-CS

Jace Mullen
(climberslacker) - F

Locale: Your guess is as good as mine.
Also... on 10/08/2009 21:44:18 MDT Print View

I come from a VERY boy led troop (or at least while I was SPL) were when a knew adult came on a trip, and started makeing decisions i would first politly tell them that this is, indeed, a boy led troop, and that we would be making decisions. Then after about the second time of that, I would be known to tell them that their job was to keep us from dying, and that we could handle the rest. (My SM agrees with me completly on this point, and will always help me out with "trouble" adults). I just recently (last monday) handed off my position as SPL after a year of leading. In that year we went from MAYBE one backpacking trip a year, to about 5 this year, and we started a venture crew (YAY! Girls!). I hope to make sure that our crew is UL and i think will be pretty successful in that.

Jace Mullen
Troop 784, Carlsbad, CA

Frank Steele
(knarfster) - F

Locale: Arizona
Rob is obviously a Cub Scouter on 03/24/2010 10:46:43 MDT Print View

IX-Nay on the Scout Master doing any of that Stuff.

Raphi, the only person that can ask you to do anything differently is the Senior Patrol Leader. My suggestion is to ask him to let you be Troop Guide, and then you can start helping the newer/younger boys think about being prepared instead of being equipped.

In BOY scouts the troop is lead by the boys. period. (Well that's how it is supposed to be according to official BSA training)

The boys pick when and where they are going to hike/camp. They find out how many boys are going (and collect the permission slips), how many drivers will be needed (and then tell the parents) . What equipment to take, what food to buy and bring, who is buying the food. What permits will be needed (and then tell the parents). Who will tent with who, who will use tarps. They determine what scouting requirements the younger boys can get signed off (Troop Guide's responsibility). They set the schedule, when to leave, what to do on the hike, when to return.

The Scout Masters role should be "Supreme Question Akser", "Is that enough time to hike there?, is that enough food?, do you think that is enough water?, do you think there will be a water source nearby? Do you think it might rain? Will you be able to pack all your trash out? Do you really need to take that? etc..

My first shock in Boys Scouts was when my son showed up, they said had their opening ceremony, and then promptly closed the sliding curtain and had their meeting without us.

I just took over as Scout Master and I am trying to be even more hands off, so that the older boys can get all the leadership experience. First thing I say when a boy comes up to me and says Mr. Steele can I..... or should I ..... is "What did the your Patrol/Senior Patrol Leader Say?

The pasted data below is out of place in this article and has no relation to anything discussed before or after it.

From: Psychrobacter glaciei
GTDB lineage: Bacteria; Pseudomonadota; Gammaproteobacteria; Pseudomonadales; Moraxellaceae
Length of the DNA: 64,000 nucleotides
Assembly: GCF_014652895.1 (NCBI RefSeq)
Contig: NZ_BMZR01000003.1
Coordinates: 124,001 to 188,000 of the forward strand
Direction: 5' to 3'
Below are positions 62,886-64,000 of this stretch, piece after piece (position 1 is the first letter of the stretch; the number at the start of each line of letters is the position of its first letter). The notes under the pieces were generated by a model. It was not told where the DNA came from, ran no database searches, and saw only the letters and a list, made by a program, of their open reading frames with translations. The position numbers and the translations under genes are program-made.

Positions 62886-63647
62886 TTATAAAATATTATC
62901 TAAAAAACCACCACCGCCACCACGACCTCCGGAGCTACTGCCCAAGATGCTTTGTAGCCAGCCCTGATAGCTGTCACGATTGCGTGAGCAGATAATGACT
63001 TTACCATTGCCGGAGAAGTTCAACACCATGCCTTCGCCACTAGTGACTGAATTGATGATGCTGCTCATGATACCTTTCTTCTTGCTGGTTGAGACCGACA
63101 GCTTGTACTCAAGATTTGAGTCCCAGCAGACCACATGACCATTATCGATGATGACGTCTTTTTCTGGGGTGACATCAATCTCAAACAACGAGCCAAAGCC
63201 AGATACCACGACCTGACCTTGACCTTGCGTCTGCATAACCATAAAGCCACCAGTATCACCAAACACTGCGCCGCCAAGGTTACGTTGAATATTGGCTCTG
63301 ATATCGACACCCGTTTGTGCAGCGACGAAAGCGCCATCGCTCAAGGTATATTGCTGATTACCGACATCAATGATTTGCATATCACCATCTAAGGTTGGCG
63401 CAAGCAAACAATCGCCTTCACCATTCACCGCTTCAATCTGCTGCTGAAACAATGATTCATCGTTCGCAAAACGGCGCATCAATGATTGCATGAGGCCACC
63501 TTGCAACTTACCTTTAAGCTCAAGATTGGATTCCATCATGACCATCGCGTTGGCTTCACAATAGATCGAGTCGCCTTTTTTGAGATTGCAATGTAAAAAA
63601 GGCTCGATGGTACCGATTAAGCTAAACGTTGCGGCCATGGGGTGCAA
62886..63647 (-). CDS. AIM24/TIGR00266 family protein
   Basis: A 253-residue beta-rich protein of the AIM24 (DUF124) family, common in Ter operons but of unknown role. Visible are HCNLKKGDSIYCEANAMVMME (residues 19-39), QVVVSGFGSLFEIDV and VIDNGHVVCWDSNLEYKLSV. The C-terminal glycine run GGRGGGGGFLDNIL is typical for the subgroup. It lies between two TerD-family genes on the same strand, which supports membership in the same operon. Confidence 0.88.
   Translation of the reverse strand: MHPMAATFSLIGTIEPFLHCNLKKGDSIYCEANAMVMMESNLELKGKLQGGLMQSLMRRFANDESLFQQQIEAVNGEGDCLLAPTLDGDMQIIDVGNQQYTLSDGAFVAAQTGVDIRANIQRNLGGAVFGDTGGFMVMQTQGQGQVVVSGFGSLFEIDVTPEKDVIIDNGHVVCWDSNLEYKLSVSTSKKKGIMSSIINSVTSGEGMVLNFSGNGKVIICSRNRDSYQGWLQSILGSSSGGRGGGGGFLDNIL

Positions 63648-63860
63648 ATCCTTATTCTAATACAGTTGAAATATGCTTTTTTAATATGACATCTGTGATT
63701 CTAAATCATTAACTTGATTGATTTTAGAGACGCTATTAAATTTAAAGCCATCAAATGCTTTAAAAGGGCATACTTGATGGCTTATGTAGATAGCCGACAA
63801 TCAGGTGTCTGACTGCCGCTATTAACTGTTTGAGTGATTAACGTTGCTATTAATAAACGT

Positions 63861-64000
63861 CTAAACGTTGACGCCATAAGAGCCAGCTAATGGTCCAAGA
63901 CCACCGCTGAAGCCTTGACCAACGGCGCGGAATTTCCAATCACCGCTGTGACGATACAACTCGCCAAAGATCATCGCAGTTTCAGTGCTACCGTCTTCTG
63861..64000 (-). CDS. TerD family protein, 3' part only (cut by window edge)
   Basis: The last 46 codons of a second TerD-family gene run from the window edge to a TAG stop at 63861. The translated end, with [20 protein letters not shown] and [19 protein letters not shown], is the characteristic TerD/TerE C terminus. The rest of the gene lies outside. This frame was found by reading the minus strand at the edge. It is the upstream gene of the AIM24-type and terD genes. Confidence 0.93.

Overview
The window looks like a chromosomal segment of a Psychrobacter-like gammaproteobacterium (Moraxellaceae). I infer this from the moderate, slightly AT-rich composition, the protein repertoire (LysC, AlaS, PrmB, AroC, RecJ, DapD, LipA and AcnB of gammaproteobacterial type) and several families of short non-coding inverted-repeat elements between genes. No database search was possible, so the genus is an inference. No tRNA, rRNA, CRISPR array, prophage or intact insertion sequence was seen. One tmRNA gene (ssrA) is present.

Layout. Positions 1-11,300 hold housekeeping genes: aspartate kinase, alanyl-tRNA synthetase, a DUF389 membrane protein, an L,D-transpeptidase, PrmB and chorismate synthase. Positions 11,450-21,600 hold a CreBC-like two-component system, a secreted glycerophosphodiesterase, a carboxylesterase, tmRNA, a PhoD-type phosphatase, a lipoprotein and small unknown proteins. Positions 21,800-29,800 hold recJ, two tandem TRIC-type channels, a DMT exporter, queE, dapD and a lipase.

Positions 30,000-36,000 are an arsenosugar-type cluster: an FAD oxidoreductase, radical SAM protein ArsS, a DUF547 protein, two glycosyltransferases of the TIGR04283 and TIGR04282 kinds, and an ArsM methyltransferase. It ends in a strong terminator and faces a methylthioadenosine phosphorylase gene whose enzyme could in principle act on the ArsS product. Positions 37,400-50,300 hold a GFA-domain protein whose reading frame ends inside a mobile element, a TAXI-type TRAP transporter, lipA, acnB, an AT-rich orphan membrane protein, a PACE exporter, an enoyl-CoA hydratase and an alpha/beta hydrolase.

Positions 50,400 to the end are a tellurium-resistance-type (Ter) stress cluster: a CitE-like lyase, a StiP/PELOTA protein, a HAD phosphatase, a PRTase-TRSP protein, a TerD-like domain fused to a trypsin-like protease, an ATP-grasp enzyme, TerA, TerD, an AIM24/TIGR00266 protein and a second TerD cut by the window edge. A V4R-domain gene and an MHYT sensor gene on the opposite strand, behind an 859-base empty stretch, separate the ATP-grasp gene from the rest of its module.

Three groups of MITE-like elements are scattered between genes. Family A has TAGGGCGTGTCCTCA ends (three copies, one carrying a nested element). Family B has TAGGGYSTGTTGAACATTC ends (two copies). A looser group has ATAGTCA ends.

Walter Underwood
(wunder) - M

Locale: San Francisco Bay Area
Patrol, not troop on 03/25/2010 15:17:46 MDT Print View

The troop and Scoutmaster should not have much to do with this. It is a patrol decision.

Get together with your patrol and choose what patrol gear you will carry. Share that fairly, which might mean stronger Scouts carrying more.

Cook as a patrol, unless your patrol decides differently. For example, the patrol might use three-person cook groups, which are very efficient.

First Class requires that you cook for your patrol, so get some practice.

I was Scoutmaster for three years, now ASM for the venture patrol.

sean mccutcheon
(aldosean93)

Locale: East Bay
Boy Led, Patrols, and PLC on 03/25/2010 17:06:04 MDT Print View

Raphi,
If your troop is boy led, bring it up at your next PLC. I'm sure there are plenty of scouts in your troop who want to go light.
As far as your original question: Is it really "un-scoutlike" to not be "part of the troop?": if you troop breaks into patrols for tent buddy's and cook groups you should stick with your patrol. That dose not mean you can't go solo when cooking or sleeping as long as your tent buddy/patrol wants to solo also. Talk to your SM and find out if your district or council has a HAT program and more to the point a light weight backpacking trainer. I'm a SM of a troop in the SFBAC we have a HAT instructor who will work with leaders,his name is Victor Karpenko he is a BPL Lifetime Member. one other good teaching tool is the Lighten Up DVD from Gossamergear, it's back on the gossamergear web sit for $5.
~Sean

Gary Boyd
(debiant) - F

Locale: Mid-west
Picking up someone elses slack... on 03/29/2010 08:04:20 MDT Print View

Sucks, but it also builds character. If you're the one picking up other peoples slack then you will be seen as a leader. If you're the one whining because you have to help others you look like a jerk. Boyscouts always seemed to me a military prep program anyways. You might be forced to carry a 240B one day, or a massive radio. As Dennis Leary said: Life sucks, get a helmet.